Review: Camp Hell (PsyCop #5) by Jordan Castillo Price


Author: Jordan Castillo Price
Publication Date: December 10, 2008
Format: E-Book
Page Length: 292 pages
My Rating: 5 / 5 stars

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Victor Bayne honed his dubious psychic skills at one of the first psych training facilities in the country, Heliotrope Station, otherwise known as Camp Hell to the psychics who’ve been guests behind its razorwire fence.

Vic discovered that none of the people he remembers from Camp Hell can be found online, and there’s no mention of Heliotrope Station itself, either. Someone’s gone through a lot of trouble to bury the past. But who?

This is my favorite out of all the PsyCop books so far. Also note that this is the longest PsyCop book of the first five books. Even though this is my favorite of the bunch, I do have a few concerns that I’ll address later in this review. After all the secrets in Secrets and Vic not getting the answers he needed, he decides to go to the one person who might be able to help him out. From prison.

Vic is nearing forty, but his anxiety and low self-confidence makes him seem much younger, especially when compared to mid-forties confident Jacob. Vic does venture out alone at times and when he does, he winds up questioning the guy who was wiling to fake smiles, be his PsyCop partner, and kidnap him in book three – Roger Burke. Roger’s not a good, wholesome guy like he initially pretended to be, and now that he’s in prison, his true personality shines though. Vic doesn’t have leverage against Roger and Roger knows that Vic wants information about Camp Hell. Vic’s memory is spotty, or otherwise missing when it comes to his Camp Hell days. And when Roger can’t give him what he’s looking for, he manages to seek out the one person who might – his ex-boyfriend from Camp Hell-turned-psychiast, Stefan Russell.

Stefan goes by Steven Russeau these days and co-owns his own practice. While Vic hasn’t physically changed much from his Camp Hell days, Vic notes that Stefan is considerably older and much more middle-aged looking that he’d expected when they do meet up. Stefan’s does use hypnosis on his patients, and when the opportunity arises to do so with Vic to get his memories back? We walk down quite a few chapters with Vic into his younger days with a much younger Stefan. I love the flashback scenes. I know some people hate flashback scenes in general, but I really liked discovering a new side to Vic we hadn’t seen before. The Vic before the social anxiety and when he was just free to wreck havoc and get high off anything he could get his hands on with his boyfriend.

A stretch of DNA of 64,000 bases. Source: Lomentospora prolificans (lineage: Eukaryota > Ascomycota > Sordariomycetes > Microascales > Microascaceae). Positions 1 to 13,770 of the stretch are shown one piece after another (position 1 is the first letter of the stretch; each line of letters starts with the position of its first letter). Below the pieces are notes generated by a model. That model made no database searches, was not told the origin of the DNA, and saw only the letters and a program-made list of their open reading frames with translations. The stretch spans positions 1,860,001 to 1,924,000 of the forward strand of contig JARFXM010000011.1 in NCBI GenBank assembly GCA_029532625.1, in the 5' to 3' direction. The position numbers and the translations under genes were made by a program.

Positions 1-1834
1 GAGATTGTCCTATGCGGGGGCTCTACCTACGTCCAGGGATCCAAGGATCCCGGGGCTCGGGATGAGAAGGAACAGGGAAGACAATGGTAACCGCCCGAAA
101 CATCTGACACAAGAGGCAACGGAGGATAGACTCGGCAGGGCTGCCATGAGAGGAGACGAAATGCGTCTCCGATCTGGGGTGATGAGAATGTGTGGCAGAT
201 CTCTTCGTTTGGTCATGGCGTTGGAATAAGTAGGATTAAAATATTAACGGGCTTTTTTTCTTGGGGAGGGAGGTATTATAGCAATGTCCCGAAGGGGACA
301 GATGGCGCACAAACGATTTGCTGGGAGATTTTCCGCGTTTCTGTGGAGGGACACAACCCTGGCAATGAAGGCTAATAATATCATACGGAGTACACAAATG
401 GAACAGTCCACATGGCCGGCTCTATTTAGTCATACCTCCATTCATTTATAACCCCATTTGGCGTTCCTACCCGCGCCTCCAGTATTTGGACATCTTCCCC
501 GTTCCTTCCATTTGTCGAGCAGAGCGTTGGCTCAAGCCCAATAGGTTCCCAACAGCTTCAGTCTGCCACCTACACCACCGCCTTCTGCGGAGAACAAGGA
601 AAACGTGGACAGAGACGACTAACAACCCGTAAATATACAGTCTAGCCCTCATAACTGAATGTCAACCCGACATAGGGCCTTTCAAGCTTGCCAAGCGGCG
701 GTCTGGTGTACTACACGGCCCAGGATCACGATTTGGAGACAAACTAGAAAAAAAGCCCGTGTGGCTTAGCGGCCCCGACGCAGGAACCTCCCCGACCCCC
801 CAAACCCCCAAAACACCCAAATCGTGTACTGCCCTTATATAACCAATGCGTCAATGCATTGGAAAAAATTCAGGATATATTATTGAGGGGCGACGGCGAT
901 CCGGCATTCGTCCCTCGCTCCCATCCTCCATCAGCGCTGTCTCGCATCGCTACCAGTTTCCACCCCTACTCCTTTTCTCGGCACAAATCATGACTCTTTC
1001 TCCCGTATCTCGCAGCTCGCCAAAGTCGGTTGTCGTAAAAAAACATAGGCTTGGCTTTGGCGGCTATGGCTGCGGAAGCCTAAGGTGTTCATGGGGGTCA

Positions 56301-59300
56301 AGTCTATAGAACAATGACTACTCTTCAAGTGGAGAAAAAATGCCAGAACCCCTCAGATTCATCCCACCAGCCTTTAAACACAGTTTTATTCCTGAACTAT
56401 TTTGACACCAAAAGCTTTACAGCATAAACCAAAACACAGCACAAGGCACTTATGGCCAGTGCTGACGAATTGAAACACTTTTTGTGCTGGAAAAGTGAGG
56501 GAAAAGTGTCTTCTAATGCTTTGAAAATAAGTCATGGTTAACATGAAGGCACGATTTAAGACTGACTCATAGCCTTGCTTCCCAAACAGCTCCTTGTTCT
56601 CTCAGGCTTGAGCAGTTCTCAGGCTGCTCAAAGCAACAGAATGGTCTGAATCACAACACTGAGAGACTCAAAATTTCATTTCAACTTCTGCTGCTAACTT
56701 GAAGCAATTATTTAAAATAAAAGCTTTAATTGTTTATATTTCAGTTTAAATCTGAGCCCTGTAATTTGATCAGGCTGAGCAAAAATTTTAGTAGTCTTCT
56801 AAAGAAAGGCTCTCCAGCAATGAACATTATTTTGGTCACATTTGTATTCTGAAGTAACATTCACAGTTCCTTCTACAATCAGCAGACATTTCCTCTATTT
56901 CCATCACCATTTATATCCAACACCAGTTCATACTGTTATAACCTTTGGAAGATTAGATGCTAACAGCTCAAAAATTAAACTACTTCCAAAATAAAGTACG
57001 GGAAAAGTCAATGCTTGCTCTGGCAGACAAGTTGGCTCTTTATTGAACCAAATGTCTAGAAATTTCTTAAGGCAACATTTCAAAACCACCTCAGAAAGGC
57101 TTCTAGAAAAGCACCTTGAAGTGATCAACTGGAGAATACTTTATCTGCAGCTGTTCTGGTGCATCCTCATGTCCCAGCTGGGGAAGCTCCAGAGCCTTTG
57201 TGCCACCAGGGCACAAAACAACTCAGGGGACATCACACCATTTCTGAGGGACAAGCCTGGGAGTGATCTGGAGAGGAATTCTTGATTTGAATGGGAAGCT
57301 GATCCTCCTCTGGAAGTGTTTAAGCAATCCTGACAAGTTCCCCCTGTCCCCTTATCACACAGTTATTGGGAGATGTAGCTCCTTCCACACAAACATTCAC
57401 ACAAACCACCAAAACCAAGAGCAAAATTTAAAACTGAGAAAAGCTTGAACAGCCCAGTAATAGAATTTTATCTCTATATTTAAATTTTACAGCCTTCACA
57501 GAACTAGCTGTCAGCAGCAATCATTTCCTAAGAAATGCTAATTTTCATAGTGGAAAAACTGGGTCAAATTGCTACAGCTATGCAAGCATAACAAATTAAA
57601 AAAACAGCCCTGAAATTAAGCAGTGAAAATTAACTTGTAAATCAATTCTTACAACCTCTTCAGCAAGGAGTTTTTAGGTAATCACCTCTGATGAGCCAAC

There’s a mysterious case Vic works on with Zigler and it winds up scaring me a lot. Reminder that if you get scared or creeped out easily, consider reading Camp Hell during the day and not in the dead of night.

Jacob. Mr. Sexy Pants. The sex is still hot between Vic and Jacob. But there’s this tension between them now. I don’t want my OTP to fight or get into angsty situations, so it pains me to see them disagree about anything at all. The book wraps up with them in much better graces with each other, but it does get a bit hairy for a second.

“Going behind Mister Perfect’s back. That’s fucking hilarious. You guys think you’re so virtuous because you both fall into the same bed every night, but I’ll bet you haven’t had a single conversation that was a hundred percent honest. You know what? You two deserve each other.”

I love Vic. So far, his psychic ability outside of seeing dead people is producing balloon of white light to protect himself or to ward off other spirits. I think it’s hilarious that Vic’s gotten around to naming it a “white condom” though, even when the situations he’s placed in totally calls for all seriousness.

Now, some concerns I did have with this book that I hadn’t noticed really with the previous books. There’s a administrative assistant named Laura who is just gets referred to as “Asian”. This book was published quite a few years ago, so I could give that a pass for not clearly just stating which “Asian” ethnicity she is. The thing that gets me is that near the end of the book, Laura is presumably referenced again by another character who indicate to Vic that Laura’s behind something big that just happened by pulling his eyes back. If that’s not the most racist thing I’ve ever read about Chinese people, I don’t know what is (and at this point, Vic does refer to Laura as Chinese because of this…incident *rolls eyes*).

There’s also one point that a psychic, Richard, from Vic’s past in Camp Hell who is a total sweetheart, and has an IQ of 80. Vic does acknowledge that he was a dick in his younger days when he and Stefan would make fun of the kid to his face, BUT. He does mention the r-word when it comes to Richard, and again with another psychic he’s just annoyed with back in Camp Hell. Again, this book was published a little ways back, but it would be nice to see all this edited out or changed up.

So, plot-wise and with the characters, I really did love this book, despite the few things I’ve pointed out. For every one question Vic gets answered, two more pop up. Secret organizations and plot twists are exciting and my jaw definitely dropped multiple times while read this. I can’t wait to read GhosTV!


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